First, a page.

“This was never on my mind when we were planning it,” says Elana Glasenberg EdD ’21. She was describing how Russia’s invasion of Ukraine impacted the Kyiv-based school she launched in 2021 with educational foundation U21. Incorporating students of diverse emotional, behavioral or academic needs, the inclusive school was the focus of her dissertation in USC Rossier’s Organizational Change and Leadership Program. At present, Glasenberg is Principal of Institut Montana, an international boarding school in Switzerland. She continues her involvement with the school in Ukraine.
Glasenberg, a member of USC Rossier’s Board of Councilors, described plans for the inclusive school in Fall/Winter 2021 edition of USC Rossier Magazine. She recently offered an update. Following are highlights of her comments.
“We trained the teachers in Kyiv on inclusion (through London-based educational training company Inclusion Expert),” said Glasenberg. “That’s how they learned to educate children with diverse abilities. Now, they feel their training helps them work with students under wartime conditions.”
She noted, “In Ukraine, schools with bunkers have been allowed to open. This year, our school started in September with 800 students instead of 1400. We also admitted children from schools without bunkers. Our school is also a community center, preparing a thousand meals a day and currently providing shelter for 60 families. With generators, we’ve provided areas of the building with heat and electricity. There’s a tremendous fear of food and fuel shortages.”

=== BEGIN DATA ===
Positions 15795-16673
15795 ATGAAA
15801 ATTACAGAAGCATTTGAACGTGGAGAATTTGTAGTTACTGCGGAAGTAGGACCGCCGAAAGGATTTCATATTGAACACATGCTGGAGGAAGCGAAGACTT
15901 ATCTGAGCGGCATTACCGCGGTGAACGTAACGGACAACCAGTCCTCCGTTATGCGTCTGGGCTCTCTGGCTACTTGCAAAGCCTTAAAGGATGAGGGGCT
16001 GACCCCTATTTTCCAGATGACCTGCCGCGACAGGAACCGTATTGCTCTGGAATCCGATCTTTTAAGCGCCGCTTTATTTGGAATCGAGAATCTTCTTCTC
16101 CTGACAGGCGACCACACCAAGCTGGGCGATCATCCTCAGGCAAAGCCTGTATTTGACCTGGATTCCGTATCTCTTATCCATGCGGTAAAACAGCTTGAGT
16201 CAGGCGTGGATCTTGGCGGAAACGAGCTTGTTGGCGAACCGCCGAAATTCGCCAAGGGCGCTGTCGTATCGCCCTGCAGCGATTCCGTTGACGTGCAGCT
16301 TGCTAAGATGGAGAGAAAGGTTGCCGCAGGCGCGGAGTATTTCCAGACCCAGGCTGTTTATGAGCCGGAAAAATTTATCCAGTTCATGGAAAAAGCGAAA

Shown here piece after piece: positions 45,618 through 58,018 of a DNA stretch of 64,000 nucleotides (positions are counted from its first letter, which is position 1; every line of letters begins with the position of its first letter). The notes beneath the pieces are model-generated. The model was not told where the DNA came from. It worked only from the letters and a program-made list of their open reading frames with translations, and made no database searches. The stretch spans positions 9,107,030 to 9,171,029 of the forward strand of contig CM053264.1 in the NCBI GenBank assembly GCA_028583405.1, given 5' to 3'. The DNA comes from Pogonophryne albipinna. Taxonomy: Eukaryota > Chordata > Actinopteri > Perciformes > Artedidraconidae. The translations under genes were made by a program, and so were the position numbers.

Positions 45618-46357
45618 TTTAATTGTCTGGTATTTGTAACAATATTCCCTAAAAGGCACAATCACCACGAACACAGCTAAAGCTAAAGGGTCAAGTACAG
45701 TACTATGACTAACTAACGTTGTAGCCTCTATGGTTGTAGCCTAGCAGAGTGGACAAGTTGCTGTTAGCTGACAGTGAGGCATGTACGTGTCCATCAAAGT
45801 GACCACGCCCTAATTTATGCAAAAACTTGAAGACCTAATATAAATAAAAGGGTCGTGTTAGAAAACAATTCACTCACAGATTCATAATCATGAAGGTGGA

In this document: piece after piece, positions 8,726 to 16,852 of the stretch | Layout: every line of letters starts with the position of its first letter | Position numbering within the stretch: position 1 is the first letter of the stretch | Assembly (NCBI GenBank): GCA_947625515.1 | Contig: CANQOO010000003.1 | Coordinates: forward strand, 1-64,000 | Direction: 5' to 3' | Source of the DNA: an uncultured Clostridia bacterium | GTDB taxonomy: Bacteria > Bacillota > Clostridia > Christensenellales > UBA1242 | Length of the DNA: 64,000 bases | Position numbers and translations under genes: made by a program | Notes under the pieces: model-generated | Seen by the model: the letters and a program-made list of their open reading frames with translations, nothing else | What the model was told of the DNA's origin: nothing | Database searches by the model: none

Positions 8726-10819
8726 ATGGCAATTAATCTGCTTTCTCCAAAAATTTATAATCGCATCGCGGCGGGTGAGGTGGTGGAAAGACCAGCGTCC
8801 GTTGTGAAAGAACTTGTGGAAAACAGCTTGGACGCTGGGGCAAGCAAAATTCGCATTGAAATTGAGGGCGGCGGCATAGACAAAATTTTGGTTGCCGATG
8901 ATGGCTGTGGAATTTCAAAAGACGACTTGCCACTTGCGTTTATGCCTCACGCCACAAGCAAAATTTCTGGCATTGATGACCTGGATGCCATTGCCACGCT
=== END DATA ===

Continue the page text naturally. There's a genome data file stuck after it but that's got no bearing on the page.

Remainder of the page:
In October, Glasenberg worked with U21 to “stock seven ambulances in Switzerland with medical supplies and drive them into Ukraine. Four of them contained supplies for the school.”
Commenting on the students, she said “a lot of children have experienced unbelievable trauma. Some have lost a parent or their homes. Due to the bombings, half of them are in school and the other half are learning online. Older students are still hoping to finish their studies, pass their exams and go to university, even if it's out of the country.”
“Teachers have been pushed out of their comfort zones and are living under very hard circumstances. Some fear they may never see their husbands again. At the same time, they are resilient. Whether in online or in-person classes, they try to maintain a sense of normalcy, working to establish routines despite missile strikes and day-to-day struggles. This is the reality of war.”
“There are many things teachers can’t control. When there’s a power outage, students can’t learn online. Some days, kids don’t come to school because it’s too dangerous. These are lost days.”
Looking to the future, Glasenberg said, “I’m working with U21 to build an inclusive boarding school in Ukraine. There are so many orphans. We’re hoping that in a year and a half, the school can accommodate children who have no homes, no parents.”
“Quite a few Ukrainian and Russian students attend the school I direct in Switzerland. When the liberation of Kherson was announced, Russian students got up and hugged the Ukrainians. If the world behaved as they do, it would be so easy.”